1. (17 x 2) + 6 [= 40]
  2. 1,000,601FF + 901,000FF [= 1,901,601FF]
  3. (60 x 2) / 10 [= 12]
  4. £724,510 @ 10% per annum [= £72,451]
  5. 1,050 + 100.50 [= 1,150.50]
Telephone Numbers
Students should be able to reproduce the groups, not just the numbers. In other words, if you read "01-234-5678", the students should not just give you "012345678". When you repeat them, you can vary them. For example, you could say "three, three, three", "three double three" and "triple three", if you wanted to be particularly awkward .

  1. 44-30-699-7310
  2. 212-973-0065
  3. 0480-940-3336
  4. 19-66-2-221-4024
  5. 08-0369-1229

Segmentation/Blending Boards

Annotation:
Through blending boards, students are given a visual to connect with the language that helps them learn. This activity could again be adjusted based on content or intended purpose, to make it more authentic. For example, if teaching street signs it would really help to have a visual to connect the words to the pictures. Assessments like that can help to make it more authentic, and could be the summation of a unit regarding to directions. Students get instant feedback as to the words used. It also emulates how to stretch out a word for the students when they are reading on their own. This is somewhat integrative as students can read the word and see the visual picture, then they listen to the teacher sounding it out, and if the teacher had them say the word afterward it would be include speaking. It is practical that it could be done while waiting in line, or as an introduction to a lesson.
Picture
Picture
Picture

Responsive

This is a shorter amount of language that is spoke for the students to listen to, which is usually brief such as greetings, commands, quick comprehension checks, questions, and others, that elicit a brief response.

Directions in the Dark

Annotation:
This is an authentic task as individuals may be asked to give directions in the future, either to a place or as to how to do something. It is also a practical activity to engage students and make them feel that it is a game, while they are still learning. It could be summative as the class could tell him/her how to get to a certain desk in the room, or a place in the classroom, or have him/her complete a task. As stated by the assessment creator, s/he needed to have a physical task to complete to show they were able to give directions as otherwise it was rehearsed and somewhat abstract for the students. After each set of directions, the teacher is able to provide feedback to help them give better directions. Also, the student being directed is able to realize what constitutes good or bad directions and tell the class what was helpful in their directions.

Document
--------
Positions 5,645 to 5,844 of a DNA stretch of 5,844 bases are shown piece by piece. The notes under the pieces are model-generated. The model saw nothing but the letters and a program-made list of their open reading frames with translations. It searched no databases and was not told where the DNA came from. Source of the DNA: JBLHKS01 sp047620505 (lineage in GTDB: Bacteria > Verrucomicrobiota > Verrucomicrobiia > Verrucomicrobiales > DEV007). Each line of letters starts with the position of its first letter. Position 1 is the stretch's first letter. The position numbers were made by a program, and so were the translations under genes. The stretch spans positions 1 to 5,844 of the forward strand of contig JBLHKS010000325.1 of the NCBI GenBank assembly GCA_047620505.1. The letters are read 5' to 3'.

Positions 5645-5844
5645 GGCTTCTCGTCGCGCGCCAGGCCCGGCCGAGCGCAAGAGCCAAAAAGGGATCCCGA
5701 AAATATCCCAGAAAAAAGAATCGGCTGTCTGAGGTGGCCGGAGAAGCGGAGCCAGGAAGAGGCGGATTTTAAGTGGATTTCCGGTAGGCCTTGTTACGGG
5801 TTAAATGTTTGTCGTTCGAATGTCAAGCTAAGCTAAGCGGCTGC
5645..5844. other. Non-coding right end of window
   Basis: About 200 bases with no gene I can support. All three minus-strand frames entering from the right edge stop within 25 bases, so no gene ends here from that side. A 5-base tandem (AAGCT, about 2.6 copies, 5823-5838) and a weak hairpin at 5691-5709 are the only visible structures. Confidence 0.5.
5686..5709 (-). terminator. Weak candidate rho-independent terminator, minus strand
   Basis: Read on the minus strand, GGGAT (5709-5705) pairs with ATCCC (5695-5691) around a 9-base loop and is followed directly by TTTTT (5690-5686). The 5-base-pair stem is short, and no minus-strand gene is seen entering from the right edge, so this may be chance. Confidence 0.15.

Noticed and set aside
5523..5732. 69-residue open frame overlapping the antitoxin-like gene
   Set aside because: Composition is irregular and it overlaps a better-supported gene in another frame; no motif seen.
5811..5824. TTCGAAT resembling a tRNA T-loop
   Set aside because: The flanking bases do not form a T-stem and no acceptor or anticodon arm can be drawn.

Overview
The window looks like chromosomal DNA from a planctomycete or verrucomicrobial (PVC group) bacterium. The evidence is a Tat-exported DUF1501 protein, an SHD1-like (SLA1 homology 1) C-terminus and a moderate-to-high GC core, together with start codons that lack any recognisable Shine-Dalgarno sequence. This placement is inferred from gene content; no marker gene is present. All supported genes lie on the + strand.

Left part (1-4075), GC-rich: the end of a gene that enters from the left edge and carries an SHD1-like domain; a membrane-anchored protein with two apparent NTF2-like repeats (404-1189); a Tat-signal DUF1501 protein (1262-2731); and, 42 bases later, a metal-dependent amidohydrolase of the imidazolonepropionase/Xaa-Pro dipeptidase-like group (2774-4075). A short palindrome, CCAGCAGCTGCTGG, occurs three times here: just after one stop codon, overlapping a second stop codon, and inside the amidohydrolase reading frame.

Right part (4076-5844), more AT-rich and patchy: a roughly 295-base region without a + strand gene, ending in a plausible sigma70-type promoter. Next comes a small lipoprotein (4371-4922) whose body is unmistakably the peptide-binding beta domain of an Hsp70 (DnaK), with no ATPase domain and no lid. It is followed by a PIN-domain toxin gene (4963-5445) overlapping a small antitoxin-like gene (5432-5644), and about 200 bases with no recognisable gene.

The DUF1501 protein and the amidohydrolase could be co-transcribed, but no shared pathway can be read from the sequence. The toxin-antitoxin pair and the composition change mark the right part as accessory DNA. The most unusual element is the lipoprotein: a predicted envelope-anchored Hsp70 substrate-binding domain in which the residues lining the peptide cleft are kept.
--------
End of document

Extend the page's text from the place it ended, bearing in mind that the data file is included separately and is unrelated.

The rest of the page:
I wanted them to learn how to give directions. As it was very difficult for them because we needed a context, I picked one of them and blindfolded him using my jumper. That was really funny for them.

He was placed in the middle of the classroom and told to find a word on the blackboard following instructions given by the group.

Minimal pairs, morphology and intonation

Annotation:
This is a great idea for an assessment, but would probably need to be adjusted to fit a language need. This could be adapted for a teacher to use with words that s/he is specifically focusing on in the classroom that the students mistake. It could also be specific to an aspect of grammar such as verb tense or irregular verbs. For morphology, it is a great way to check students' ability to differentiate and identify various sounds. However, the teacher must be careful that it is a fair assessment and that they are audible differences because students may not have problems with the sound differences, but not be able to hear the statement. Given the adaptability of the assessment, it seems like this would be easy to integrate and therefore rather practical for assessment. It could be summative, but does not provide extensive positive washback.

Students will hear each prompt twice and will be given 15 seconds of response time.  
Test-takers hear: Please select on your paper the phrase that you hear.  You will hear each prompt twice.
1)    Test-takers hear: “The doctor gave me a bill”
Test-takers see:
a.    The doctor gave me a pill.
b.    The doctor gave me a bill.

2)    Test-takers hear: “He lives in Lansing”
Test-takers see:
a.    He lives in Lansing.
b.    She lives in Lansing.

3)    Test-takers hear: “I walked to the store”
Test-takers see:
a.    I walk to the store.
b.    I walked to the store.

4)    Test-takers hear: “My brother shouldn’t call her back”
Test-takers see:
a.    My brother shouldn’t call her back.
b.    My brother should call her back.

5)    Test-takers see: “Mika is allergic to chocolate?”
Test-takers read:
a.    Mika is allergic to chocolate.
b.    Mika is allergic to chocolate?

Short Answer to Wh- Questions

Annotation: